The Declaration listed the injustices and grievances of the colonists that had been repeatedly presented to King George III. He was the undisputed monarch of the strongest power in the world, who treated the colonies as a source of revenue and raw goods for the rest of the British Empire. King George ignored every issue, including debilitating taxation, denial of self-rule and lack of due process with the unfair application of laws—all indications of tyrannical rule that could no longer be accepted or supported by people who just wanted to live and raise their families under a fair government.
The Declaration of Independence was, and still is, an incredibly concise but passionately worded statement of collective resolve. It states that, as Americans, we would never accept tyranny inflicted by an uncaring and unfit government that ignores the rule of law and uses force to achieve its own goals at the expense of its citizens. That is true on this July 4, 2014, as it was on July 4, 1776.
The words of the Declaration, and later the Constitution and Bill of Rights, are succinctly and elegantly expressed pleas of fairness and equality, by men who wanted to be free of tyranny and had been forced to take bold actions to create a union built on the basic belief that all men are created equal. But where did those words come from? Who where those Founding Fathers who penned some of the most powerful paragraphs ever written that defined us as a nation and a people?
The patriots who later came to be known as our Founding Fathers were prominent landowners and professionals. These men risked—and some of them lost—their wealth, careers, lands and even their lives during the many years that it took to establish the framework and guidance of our republic that we use even today. Those brave Founding Fathers include George Washington, John Adams, Benjamin Franklin, Alexander Hamilton, John Jay, James Madison, and Thomas Jefferson, who has been credited with much of the text of the Declaration of Independence.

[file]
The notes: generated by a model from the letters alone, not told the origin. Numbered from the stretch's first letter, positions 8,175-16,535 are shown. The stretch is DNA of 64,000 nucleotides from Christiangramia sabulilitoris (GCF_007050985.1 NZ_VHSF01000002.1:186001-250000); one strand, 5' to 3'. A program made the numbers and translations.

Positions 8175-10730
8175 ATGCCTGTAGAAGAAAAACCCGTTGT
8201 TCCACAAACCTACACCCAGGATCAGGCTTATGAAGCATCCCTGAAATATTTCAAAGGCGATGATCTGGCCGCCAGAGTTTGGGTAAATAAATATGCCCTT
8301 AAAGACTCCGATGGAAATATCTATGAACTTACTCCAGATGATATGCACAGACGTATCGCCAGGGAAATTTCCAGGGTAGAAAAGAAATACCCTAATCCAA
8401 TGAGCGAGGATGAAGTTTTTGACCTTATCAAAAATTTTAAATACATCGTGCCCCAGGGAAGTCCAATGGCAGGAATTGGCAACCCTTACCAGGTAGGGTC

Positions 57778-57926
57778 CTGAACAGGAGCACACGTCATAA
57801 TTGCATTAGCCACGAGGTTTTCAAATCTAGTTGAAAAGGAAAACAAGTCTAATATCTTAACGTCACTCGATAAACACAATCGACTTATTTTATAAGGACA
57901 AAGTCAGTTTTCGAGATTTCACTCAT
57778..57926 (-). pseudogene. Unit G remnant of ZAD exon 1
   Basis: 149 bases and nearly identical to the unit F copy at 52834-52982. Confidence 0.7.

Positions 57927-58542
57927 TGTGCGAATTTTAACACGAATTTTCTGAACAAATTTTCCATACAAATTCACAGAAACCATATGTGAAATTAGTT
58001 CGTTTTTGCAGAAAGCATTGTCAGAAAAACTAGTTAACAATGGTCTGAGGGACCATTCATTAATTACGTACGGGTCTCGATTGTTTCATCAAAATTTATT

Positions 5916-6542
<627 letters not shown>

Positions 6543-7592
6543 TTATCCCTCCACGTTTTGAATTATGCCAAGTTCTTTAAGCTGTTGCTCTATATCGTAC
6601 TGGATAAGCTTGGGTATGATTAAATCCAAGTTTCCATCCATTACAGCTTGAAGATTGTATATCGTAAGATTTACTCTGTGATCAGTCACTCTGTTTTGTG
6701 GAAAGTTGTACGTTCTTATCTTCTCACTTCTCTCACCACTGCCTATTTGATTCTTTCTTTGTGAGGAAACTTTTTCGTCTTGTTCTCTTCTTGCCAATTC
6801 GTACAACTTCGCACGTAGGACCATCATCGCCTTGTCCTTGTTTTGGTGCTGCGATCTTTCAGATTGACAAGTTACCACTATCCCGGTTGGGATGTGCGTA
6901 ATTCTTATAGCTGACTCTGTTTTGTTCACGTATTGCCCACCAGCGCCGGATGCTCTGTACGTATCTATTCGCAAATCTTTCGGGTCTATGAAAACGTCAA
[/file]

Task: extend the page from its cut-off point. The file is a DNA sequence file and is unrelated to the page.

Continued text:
Thomas Jefferson is credited with wording the poetic preamble:
We hold these truths to be self-evident, that all men are created equal, that they are endowed by their Creator with certain unalienable Rights, that among these are Life, Liberty and the pursuit of Happiness.
That to secure these rights, Governments are instituted among Men, deriving their just powers from the consent of the governed, That whenever any Form of Government becomes destructive of these ends, it is the Right of the People to alter or to abolish it, and to institute new Government, laying its foundation on such principles and organizing its powers in such form, as to them shall seem most likely to effect their Safety and Happiness…
His words are an enduring statement of how ours, or any government for that matter, should respect and uphold human rights. His phrasing, “that all men are created equal,” has provided the powerful moral engine that drives America’s efforts to oppose foreign despots who oppress their citizens, and it also serves as a reminder to all Americans.
As we celebrate the Fourth of July, go ahead and take a moment to remember those words, as well as those in our Constitution and Bill of Rights, and the people who wrote them. Let them sink in, making us stronger Americans, so we can better respect our nation as the precious gift that was bestowed upon us by our brilliant Founding Fathers. Happy Birthday America, from TACTICAL-LIFE.com.